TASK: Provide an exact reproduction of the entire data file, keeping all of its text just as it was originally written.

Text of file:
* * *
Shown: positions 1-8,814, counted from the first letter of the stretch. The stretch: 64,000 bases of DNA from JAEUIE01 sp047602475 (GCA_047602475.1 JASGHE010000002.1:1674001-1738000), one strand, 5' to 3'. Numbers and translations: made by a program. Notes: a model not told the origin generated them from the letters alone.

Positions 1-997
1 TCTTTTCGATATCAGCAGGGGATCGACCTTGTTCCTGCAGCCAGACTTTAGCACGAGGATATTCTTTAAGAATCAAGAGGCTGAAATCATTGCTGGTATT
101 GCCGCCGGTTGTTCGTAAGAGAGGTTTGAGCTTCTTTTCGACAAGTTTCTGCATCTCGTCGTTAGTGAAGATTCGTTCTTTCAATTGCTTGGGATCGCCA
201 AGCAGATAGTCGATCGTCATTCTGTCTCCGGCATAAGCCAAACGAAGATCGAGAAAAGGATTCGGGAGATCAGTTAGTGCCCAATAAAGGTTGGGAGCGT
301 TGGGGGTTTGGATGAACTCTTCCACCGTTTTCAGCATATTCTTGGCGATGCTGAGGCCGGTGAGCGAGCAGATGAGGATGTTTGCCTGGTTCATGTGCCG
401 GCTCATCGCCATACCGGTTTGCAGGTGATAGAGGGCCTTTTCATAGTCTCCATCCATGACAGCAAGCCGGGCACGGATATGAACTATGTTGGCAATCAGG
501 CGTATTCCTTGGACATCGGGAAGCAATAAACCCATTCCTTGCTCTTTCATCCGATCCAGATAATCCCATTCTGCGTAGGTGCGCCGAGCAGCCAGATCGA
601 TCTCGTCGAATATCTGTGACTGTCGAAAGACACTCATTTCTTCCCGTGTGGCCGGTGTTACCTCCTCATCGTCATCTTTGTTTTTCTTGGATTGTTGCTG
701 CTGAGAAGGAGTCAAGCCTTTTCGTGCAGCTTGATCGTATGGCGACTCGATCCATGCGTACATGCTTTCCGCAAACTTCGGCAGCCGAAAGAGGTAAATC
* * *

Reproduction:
Shown: positions 1-8,814, counted from the first letter of the stretch. The stretch: 64,000 bases of DNA from JAEUIE01 sp047602475 (GCA_047602475.1 JASGHE010000002.1:1674001-1738000), one strand, 5' to 3'. Numbers and translations: made by a program. Notes: a model not told the origin generated them from the letters alone.

Positions 1-997
1 TCTTTTCGATATCAGCAGGGGATCGACCTTGTTCCTGCAGCCAGACTTTAGCACGAGGATATTCTTTAAGAATCAAGAGGCTGAAATCATTGCTGGTATT
101 GCCGCCGGTTGTTCGTAAGAGAGGTTTGAGCTTCTTTTCGACAAGTTTCTGCATCTCGTCGTTAGTGAAGATTCGTTCTTTCAATTGCTTGGGATCGCCA
201 AGCAGATAGTCGATCGTCATTCTGTCTCCGGCATAAGCCAAACGAAGATCGAGAAAAGGATTCGGGAGATCAGTTAGTGCCCAATAAAGGTTGGGAGCGT
301 TGGGGGTTTGGATGAACTCTTCCACCGTTTTCAGCATATTCTTGGCGATGCTGAGGCCGGTGAGCGAGCAGATGAGGATGTTTGCCTGGTTCATGTGCCG
401 GCTCATCGCCATACCGGTTTGCAGGTGATAGAGGGCCTTTTCATAGTCTCCATCCATGACAGCAAGCCGGGCACGGATATGAACTATGTTGGCAATCAGG
501 CGTATTCCTTGGACATCGGGAAGCAATAAACCCATTCCTTGCTCTTTCATCCGATCCAGATAATCCCATTCTGCGTAGGTGCGCCGAGCAGCCAGATCGA
601 TCTCGTCGAATATCTGTGACTGTCGAAAGACACTCATTTCTTCCCGTGTGGCCGGTGTTACCTCCTCATCGTCATCTTTGTTTTTCTTGGATTGTTGCTG
701 CTGAGAAGGAGTCAAGCCTTTTCGTGCAGCTTGATCGTATGGCGACTCGATCCATGCGTACATGCTTTCCGCAAACTTCGGCAGCCGAAAGAGGTAAATC